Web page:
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Political economy excludes disabled – study

[ UniNews Vol. 15, No. 8  15 - 29 May 2006 ]

By Janine Sim-Jones

A University of Melbourne researcher has used his personal experiences to inform a study into how current economic thinking excludes people with disabilities from education, employment and access to services.

Peter Gibilisco, who received his PhD at a recent University of Melbourne graduation ceremony, suffers from Friedreich’s Ataxia – a progressive disorder of the nervous system and muscles.

Dr Gibilisco’s doctoral thesis, The Political Economy of Disablement: A Sociological Analysis, argues that people with disabilities experience profound social exclusion as a result of the prevailing economic theories which emphasise free markets and mutual obligation.

During his PhD candidature Dr Gibilisco was supported by a Melbourne Research Scholarship (2002–2003) and won a June Opie Fellowship (2001).

“Obtaining self-esteem, social inclusion and empowerment remain key struggles for people with disabilities,’’ he says.

“Only in a system where there is significant government intervention in social and economic policies can people with disabilities be truly empowered.

“The political economy impedes people with disabilities and what I found through my research closely matched my personal experience.’’

Dr Gibilisco, who is able to type at a speed of only three words a minute, took five years to complete his 100 000-word thesis.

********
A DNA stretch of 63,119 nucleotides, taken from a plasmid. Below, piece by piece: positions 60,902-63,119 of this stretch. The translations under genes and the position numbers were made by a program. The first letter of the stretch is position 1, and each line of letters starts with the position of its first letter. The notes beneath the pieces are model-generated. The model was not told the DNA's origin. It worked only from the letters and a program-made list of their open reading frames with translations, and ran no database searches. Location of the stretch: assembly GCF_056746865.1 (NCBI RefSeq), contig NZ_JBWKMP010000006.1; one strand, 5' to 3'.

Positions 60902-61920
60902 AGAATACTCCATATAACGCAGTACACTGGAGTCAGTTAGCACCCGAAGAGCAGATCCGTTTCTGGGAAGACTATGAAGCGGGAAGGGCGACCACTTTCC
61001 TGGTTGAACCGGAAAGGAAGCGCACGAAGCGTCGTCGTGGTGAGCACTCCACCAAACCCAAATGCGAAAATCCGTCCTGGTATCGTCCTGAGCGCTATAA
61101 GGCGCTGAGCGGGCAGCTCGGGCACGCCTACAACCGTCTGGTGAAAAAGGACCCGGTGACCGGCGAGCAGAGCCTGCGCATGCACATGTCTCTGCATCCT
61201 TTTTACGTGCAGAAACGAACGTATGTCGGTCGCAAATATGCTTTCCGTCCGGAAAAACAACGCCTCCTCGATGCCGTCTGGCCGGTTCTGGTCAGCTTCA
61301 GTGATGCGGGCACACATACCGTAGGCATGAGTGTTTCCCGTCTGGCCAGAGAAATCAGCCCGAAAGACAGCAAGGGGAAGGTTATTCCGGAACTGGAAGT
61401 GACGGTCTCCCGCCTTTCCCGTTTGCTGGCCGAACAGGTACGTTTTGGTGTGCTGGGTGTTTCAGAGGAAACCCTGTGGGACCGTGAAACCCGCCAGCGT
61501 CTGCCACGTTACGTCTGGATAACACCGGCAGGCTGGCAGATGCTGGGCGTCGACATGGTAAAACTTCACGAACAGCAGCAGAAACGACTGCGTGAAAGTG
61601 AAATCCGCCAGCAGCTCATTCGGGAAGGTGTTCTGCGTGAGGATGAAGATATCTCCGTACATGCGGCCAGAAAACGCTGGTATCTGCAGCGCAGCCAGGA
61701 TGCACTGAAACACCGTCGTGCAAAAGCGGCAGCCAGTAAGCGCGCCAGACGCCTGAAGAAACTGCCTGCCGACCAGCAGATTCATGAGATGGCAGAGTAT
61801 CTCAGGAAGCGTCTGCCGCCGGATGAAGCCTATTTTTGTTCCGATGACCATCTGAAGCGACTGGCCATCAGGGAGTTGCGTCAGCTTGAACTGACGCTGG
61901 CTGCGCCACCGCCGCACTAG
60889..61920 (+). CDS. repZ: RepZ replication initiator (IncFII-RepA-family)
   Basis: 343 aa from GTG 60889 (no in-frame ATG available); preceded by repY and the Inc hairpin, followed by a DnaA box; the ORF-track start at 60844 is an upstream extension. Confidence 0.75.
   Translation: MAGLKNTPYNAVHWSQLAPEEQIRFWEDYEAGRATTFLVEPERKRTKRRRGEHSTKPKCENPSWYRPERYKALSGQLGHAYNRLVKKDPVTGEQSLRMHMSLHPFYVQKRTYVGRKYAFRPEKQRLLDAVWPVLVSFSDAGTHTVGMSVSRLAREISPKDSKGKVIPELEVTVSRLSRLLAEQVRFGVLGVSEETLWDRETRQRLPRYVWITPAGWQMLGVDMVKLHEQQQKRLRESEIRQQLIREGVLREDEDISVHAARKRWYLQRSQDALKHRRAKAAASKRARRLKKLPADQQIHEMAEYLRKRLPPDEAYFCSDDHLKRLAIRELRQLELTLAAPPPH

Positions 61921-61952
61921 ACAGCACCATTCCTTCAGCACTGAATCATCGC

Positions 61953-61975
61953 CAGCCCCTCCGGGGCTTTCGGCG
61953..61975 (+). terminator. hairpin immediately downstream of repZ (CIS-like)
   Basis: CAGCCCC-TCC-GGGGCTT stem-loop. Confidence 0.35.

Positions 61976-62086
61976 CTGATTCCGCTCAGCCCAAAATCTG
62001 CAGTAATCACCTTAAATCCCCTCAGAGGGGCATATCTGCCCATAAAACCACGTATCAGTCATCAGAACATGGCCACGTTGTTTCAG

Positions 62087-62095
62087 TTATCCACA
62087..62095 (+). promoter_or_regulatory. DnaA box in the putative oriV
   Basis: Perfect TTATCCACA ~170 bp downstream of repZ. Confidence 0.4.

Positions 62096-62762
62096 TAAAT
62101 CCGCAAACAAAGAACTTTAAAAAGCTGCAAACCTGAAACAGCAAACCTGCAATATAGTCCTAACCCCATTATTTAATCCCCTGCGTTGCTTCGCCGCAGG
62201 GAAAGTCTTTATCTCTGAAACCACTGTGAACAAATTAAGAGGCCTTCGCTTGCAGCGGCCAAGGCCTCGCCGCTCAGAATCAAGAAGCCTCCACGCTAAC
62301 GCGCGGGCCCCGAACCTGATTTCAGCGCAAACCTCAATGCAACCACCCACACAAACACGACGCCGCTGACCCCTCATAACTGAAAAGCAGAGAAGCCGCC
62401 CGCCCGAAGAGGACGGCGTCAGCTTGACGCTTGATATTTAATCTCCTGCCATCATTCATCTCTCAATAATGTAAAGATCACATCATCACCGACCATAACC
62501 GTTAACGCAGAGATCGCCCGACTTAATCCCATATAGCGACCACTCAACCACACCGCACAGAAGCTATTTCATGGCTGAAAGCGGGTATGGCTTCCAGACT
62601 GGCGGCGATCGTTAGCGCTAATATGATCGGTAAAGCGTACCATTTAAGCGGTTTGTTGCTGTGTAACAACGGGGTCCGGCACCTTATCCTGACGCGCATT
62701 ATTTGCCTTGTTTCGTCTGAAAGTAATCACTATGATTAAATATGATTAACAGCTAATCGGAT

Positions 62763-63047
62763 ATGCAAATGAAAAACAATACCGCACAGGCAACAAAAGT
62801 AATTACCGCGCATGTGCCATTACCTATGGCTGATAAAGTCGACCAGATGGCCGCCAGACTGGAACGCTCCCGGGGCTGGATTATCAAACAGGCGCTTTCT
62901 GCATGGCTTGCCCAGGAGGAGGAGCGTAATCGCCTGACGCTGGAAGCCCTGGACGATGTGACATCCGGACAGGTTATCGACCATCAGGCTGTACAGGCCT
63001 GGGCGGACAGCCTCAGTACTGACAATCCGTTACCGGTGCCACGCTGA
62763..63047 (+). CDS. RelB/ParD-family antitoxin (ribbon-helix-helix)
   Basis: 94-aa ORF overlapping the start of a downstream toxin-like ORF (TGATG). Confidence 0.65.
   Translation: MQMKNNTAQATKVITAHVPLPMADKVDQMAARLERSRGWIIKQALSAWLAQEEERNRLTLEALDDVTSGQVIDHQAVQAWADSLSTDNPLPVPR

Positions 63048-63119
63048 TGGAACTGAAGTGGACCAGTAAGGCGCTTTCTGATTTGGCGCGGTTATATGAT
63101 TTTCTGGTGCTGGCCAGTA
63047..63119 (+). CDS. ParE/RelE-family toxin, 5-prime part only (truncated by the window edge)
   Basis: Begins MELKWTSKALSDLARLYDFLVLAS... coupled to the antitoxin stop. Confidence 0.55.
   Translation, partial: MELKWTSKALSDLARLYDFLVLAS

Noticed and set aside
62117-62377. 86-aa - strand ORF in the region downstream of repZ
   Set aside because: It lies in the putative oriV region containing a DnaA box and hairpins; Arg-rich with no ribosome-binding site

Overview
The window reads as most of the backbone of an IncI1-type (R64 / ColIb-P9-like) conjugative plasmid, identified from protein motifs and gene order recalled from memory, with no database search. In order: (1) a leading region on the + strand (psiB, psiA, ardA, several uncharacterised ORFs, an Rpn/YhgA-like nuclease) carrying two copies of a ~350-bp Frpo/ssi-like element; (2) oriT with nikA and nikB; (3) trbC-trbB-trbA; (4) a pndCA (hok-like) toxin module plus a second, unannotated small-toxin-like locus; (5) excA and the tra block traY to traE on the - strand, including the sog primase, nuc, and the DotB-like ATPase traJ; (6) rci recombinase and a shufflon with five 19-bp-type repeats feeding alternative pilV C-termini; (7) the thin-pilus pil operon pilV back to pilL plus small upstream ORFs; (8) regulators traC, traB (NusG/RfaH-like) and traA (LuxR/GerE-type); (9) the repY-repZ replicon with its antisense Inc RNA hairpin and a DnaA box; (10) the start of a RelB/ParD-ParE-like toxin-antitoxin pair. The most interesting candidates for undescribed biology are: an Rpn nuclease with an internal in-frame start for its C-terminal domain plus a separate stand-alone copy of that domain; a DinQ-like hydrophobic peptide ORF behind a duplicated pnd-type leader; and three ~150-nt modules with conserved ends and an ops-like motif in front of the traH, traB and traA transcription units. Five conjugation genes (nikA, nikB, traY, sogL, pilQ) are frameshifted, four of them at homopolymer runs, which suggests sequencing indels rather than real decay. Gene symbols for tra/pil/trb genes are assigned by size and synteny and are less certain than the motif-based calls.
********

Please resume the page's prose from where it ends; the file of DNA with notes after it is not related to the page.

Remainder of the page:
Dr Gibilisco’s supervisor Dr Tim Marjoribanks says his research makes a valuable contribution to an emerging field of study in Australia.

“Peter has been able to use personal experience and narrative to explore policies impacting on the lives of people with disabilities,’’ he says.

“Peter explores three key policy approaches and shows that current policies supposedly promoting the rights of people with disabilities promise a lot but don’t deliver very much at all, and often make the situation worse for a lot of people.

“It is research which provides much evidence to inform policy development in this area.’’

Dr Gibilisco continues to write articles for academic journals and hopes to obtain a postdoctoral fellowship, either in Australia or overseas.

Manager of the University’s Disability Liaison Unit, Mr Matthew Brett, says Dr Gibilisco’ success reinforces the need for good disability support to be provided by universities such as Melbourne. The Disability Liaison Unit provides support to more than 800 students each year.

But Mr Brett says Dr Gibilisco’s personal qualities have been the greatest factor in his success.

“He has shown amazing perseverance to complete his PhD in five years when he can type at only three words a minute,” he says.

“He has a great aptitude and his relationship with his supervisor has also been extremely positive.”

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